Hollywood White Out: The Controversy of the 2020 Oscars
February 7, 2020
The Oscars are the biggest night in Hollywood. Film aficionados gather around their televisions like it’s Superbowl Sunday. Everyone in the film department dreams of walking down that red carpet, but that red carpet has gotten a lot slimmer and a little whiter.
The 2020 Oscar nominations have recently been announced and have sparked much outrage in Hollywood and with movie fans everywhere. Diversity itself seems to have gone out the window altogether as many women and people of color who were favorites for nominations did not receive Oscar nods.
The biggest surprise was the exclusion of women in the Best Director Category. Of the five films nominated for Best Director, The Irishman, Joker, 1917, Once Upon a Time in Hollywood and Parasite, not one is directed by a woman. The most surprising omission in this category is Greta Gerwig for Little Women. The film itself was not ignored, earning a total of six nominations including Best Actress in Lead and Supporting Roles, Costume Design, Score and the coveted Best Picture nominations; however, it’s director was nowhere to be found.
People of diverse races and ethnicities were also largely ignored this awards season, with only five African-Americans being nominated in all categories, the lowest number in three years.
Two of the biggest female snubs this year were Jennifer Lopez for her standout role in Hustlers and Beyonce for her original song “Spirit” from The Lion King.
5 years ago, what started as an early-morning Twitter hashtag by April Reign shook Hollywood and upended what we talk about when we talk about movies. This is the inside story of #OscarsSoWhite. https://t.co/OwrDJApMFU
— The New York Times (@nytimes) February 6, 2020
Like Lopez and Beyonce, many of the actors of diverse backgrounds who were overlooked already received critical acclaim this year by other organizations. Eddie Murphy, who received Best Actor nominations at the Golden Globes and Critics Choice awards for Dolemite is My Name, and Akwafina, who won best Actress at the Golden Globes for The Farewell, were both absent from the Oscar nominations.
However, there were some very well deserved nominations that were not passed over. The most notable being Cynthia Ervino. Ervino earned nominations in the Best Performance by an Actress in a Leading Role category for her portrayal of Harriet Tubman in Harriet. Harriet also up for Best Original Song with “Stand Up.”. Another film that broke barriers this year was Parasite, which scored 99% on the popular film ranking site Rotten Tomatoes and is the first South Korean film to receive nominations for Best Picture and Best Director, Bong Joon Ho. The film received a total of six Oscar nominations. These nominations were some of the only things that saved this year’s awards from being labeled a “white boys club.”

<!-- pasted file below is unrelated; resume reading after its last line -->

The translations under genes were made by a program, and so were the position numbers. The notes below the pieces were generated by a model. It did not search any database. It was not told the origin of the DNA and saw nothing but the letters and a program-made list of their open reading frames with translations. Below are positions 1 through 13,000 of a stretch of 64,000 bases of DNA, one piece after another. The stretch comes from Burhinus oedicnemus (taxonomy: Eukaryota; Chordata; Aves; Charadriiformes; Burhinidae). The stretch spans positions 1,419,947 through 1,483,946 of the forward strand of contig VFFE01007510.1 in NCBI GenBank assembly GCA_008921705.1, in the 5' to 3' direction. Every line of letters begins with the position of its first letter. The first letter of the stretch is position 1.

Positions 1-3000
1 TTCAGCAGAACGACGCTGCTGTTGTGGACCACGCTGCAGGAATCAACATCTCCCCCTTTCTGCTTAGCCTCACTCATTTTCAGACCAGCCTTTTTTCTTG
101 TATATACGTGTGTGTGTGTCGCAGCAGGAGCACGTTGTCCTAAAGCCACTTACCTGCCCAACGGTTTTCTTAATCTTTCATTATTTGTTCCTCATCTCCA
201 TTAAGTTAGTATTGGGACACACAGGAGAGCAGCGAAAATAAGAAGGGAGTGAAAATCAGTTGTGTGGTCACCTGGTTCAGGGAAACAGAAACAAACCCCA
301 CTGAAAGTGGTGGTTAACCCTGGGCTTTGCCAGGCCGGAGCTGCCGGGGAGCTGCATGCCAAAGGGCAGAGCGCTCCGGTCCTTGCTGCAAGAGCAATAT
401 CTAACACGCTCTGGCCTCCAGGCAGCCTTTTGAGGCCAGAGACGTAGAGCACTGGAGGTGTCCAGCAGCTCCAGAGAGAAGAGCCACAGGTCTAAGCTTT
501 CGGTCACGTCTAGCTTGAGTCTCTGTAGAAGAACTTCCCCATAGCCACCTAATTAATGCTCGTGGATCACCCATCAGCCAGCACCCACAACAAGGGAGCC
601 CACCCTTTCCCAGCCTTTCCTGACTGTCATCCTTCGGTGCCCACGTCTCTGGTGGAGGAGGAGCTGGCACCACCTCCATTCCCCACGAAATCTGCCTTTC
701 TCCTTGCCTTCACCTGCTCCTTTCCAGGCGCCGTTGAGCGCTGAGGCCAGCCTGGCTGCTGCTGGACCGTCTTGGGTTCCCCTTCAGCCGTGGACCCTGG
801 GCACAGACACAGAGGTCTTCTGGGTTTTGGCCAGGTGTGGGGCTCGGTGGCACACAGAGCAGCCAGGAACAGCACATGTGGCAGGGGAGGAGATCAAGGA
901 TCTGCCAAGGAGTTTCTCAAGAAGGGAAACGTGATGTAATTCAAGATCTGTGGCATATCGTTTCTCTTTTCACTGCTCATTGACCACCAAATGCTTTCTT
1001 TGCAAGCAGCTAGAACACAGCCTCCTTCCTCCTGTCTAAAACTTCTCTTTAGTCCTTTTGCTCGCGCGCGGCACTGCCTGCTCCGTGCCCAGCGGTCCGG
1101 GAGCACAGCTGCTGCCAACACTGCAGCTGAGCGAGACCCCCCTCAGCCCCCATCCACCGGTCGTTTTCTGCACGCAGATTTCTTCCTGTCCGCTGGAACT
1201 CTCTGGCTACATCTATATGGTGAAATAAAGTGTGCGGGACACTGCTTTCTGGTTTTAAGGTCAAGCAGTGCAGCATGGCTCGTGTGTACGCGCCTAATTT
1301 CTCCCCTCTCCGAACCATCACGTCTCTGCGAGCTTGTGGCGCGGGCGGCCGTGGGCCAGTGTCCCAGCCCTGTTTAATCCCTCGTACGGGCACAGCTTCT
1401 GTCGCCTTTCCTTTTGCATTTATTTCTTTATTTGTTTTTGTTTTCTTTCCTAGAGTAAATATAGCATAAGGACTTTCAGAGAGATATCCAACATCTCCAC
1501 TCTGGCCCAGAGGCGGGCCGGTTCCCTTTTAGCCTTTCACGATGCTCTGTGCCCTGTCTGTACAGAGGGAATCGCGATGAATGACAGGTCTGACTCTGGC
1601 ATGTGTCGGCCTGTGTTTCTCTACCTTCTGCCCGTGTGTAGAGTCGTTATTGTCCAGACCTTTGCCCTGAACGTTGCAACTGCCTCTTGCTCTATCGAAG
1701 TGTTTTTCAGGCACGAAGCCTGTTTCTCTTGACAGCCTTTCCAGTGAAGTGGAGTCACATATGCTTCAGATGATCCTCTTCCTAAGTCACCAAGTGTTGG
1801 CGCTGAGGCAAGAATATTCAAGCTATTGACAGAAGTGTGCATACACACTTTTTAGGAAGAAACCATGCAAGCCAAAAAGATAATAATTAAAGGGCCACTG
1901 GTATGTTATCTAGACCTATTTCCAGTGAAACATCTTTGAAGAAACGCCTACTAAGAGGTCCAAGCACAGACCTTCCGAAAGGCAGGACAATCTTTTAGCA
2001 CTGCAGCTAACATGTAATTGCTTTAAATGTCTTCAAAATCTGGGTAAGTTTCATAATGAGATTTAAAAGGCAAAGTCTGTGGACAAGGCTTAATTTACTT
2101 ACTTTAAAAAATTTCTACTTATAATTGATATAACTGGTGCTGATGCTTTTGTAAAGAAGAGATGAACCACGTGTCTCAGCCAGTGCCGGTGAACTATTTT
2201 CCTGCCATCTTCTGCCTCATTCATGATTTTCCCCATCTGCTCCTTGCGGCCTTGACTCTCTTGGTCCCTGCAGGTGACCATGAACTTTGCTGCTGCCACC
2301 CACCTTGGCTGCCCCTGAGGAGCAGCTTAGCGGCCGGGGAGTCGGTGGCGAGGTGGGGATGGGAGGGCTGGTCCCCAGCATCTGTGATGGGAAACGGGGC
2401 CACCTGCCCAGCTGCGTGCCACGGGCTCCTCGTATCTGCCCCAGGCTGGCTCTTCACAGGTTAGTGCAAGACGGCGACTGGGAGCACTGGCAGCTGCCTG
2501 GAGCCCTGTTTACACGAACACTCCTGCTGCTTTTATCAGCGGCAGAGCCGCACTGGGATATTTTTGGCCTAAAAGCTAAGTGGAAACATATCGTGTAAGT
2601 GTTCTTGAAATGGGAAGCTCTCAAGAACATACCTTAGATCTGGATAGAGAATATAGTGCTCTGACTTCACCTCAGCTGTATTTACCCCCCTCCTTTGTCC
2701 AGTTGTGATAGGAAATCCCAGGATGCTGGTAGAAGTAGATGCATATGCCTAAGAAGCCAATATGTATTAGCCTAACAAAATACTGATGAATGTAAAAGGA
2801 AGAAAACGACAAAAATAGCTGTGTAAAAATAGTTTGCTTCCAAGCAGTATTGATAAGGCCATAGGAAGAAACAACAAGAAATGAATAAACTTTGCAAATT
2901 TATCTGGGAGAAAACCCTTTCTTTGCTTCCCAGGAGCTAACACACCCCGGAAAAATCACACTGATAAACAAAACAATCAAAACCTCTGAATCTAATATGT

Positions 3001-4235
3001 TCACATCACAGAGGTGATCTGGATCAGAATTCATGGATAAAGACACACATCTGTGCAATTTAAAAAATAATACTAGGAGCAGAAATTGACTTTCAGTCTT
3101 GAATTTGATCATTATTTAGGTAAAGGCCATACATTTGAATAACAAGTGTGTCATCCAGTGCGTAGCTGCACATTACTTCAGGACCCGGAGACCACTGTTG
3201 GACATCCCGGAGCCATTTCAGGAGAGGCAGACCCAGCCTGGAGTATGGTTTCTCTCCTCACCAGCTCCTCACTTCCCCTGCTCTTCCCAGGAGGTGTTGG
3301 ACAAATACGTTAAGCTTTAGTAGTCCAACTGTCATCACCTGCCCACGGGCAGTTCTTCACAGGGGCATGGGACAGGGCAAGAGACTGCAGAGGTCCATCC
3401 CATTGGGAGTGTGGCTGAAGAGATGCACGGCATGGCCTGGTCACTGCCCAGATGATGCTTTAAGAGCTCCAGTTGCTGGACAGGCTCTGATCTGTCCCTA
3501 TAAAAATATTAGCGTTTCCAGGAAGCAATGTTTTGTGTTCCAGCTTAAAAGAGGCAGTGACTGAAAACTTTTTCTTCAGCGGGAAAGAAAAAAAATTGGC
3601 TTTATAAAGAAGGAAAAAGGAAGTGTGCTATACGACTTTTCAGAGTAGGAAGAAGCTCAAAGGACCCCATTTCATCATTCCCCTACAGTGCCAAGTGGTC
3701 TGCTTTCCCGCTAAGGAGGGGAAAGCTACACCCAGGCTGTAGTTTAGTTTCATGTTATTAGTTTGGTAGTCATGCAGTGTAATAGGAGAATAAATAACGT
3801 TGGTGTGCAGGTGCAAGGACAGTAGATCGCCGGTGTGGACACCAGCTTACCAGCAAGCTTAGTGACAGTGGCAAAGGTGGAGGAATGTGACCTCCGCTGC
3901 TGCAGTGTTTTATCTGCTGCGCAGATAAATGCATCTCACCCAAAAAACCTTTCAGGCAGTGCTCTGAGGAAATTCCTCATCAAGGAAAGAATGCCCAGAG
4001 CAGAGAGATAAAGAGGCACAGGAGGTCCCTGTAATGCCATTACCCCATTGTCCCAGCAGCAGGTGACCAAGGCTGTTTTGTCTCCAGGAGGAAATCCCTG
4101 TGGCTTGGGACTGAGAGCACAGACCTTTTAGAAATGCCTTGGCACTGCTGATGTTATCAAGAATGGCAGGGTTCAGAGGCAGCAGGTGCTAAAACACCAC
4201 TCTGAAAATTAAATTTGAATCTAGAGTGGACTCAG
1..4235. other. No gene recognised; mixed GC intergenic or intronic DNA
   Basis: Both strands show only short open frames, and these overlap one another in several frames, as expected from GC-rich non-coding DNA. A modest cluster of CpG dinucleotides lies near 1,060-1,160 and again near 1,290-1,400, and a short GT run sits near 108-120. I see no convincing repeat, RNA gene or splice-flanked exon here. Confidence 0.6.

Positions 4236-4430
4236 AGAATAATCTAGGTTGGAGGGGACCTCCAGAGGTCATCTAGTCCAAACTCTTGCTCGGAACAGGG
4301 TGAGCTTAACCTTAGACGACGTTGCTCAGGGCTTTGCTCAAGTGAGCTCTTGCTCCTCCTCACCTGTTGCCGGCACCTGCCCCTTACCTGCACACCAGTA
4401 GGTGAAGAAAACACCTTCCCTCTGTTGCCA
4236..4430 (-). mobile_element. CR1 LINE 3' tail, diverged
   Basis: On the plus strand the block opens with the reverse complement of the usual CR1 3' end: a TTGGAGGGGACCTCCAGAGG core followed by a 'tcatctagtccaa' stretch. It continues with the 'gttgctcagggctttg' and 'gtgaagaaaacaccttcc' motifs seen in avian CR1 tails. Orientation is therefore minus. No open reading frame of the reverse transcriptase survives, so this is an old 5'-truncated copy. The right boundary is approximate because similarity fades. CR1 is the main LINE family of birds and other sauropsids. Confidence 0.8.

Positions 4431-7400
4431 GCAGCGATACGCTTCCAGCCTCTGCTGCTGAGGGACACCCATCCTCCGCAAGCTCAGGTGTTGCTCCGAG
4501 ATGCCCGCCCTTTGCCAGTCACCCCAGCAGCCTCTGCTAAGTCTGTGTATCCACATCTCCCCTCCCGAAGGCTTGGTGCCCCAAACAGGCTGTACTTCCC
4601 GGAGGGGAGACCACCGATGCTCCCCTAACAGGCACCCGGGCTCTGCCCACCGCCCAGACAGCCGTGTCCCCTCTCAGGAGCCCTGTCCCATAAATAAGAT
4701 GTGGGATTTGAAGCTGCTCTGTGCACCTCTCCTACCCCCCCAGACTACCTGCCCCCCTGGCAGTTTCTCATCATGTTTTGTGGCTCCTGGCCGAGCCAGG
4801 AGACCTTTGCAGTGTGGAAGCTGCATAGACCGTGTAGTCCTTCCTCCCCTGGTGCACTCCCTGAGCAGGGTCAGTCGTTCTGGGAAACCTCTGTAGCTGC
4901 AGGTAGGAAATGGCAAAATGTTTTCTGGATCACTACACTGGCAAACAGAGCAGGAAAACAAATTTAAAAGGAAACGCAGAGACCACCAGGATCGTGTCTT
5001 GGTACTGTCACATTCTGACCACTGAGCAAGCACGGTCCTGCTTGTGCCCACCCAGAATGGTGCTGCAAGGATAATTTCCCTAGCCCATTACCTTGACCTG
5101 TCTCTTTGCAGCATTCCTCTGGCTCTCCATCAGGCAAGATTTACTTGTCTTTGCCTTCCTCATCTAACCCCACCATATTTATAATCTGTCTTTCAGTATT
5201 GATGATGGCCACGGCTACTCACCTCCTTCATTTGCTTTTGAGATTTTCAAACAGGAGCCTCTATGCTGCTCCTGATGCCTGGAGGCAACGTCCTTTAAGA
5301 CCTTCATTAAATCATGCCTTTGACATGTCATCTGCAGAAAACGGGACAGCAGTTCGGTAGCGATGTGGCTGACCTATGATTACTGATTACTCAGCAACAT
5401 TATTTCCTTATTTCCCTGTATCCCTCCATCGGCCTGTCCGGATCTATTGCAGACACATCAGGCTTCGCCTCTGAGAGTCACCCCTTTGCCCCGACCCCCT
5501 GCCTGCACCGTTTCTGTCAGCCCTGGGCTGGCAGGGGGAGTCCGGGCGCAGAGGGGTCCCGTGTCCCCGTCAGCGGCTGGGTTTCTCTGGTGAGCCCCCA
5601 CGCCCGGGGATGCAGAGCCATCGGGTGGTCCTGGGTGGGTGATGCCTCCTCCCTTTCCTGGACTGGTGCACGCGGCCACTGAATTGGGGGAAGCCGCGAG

This is far from the first time the Oscars have been accused of lacking diversity. According to Business Insider, the most infamous protest dates back to 1973, when actor Marlon Brando, who won Best Actor for his role as mob boss Vito Corleone in The Godfather, sent activist for Native Americans, Sacheen Littlefeather, to accept his award to protest the treatment of Native Americans in film. More recently, the lack of inclusion of people of color sparked the #oscarssowhite movement in 2016, a year in which many actors including Spike Lee and Jada Pinkett Smith chose to boycott the ceremony due to its exclusion of people of color. This movement led then president of the Academy of Arts and Sciences, which is the organization that votes on the Oscars, Cheryl Boone Isaacs, to change the Academy’s voting and membership rules to include a more diverse membership. This change did have a positive influence, causing the number of nominations to diverse groups to nearly double in the following years.
Sadly, this year’s overwhelmingly white male nominations seem to indicate that the trend is now sliding backward.
The 92nd Academy Awards ceremony will air live on ABC on February 9.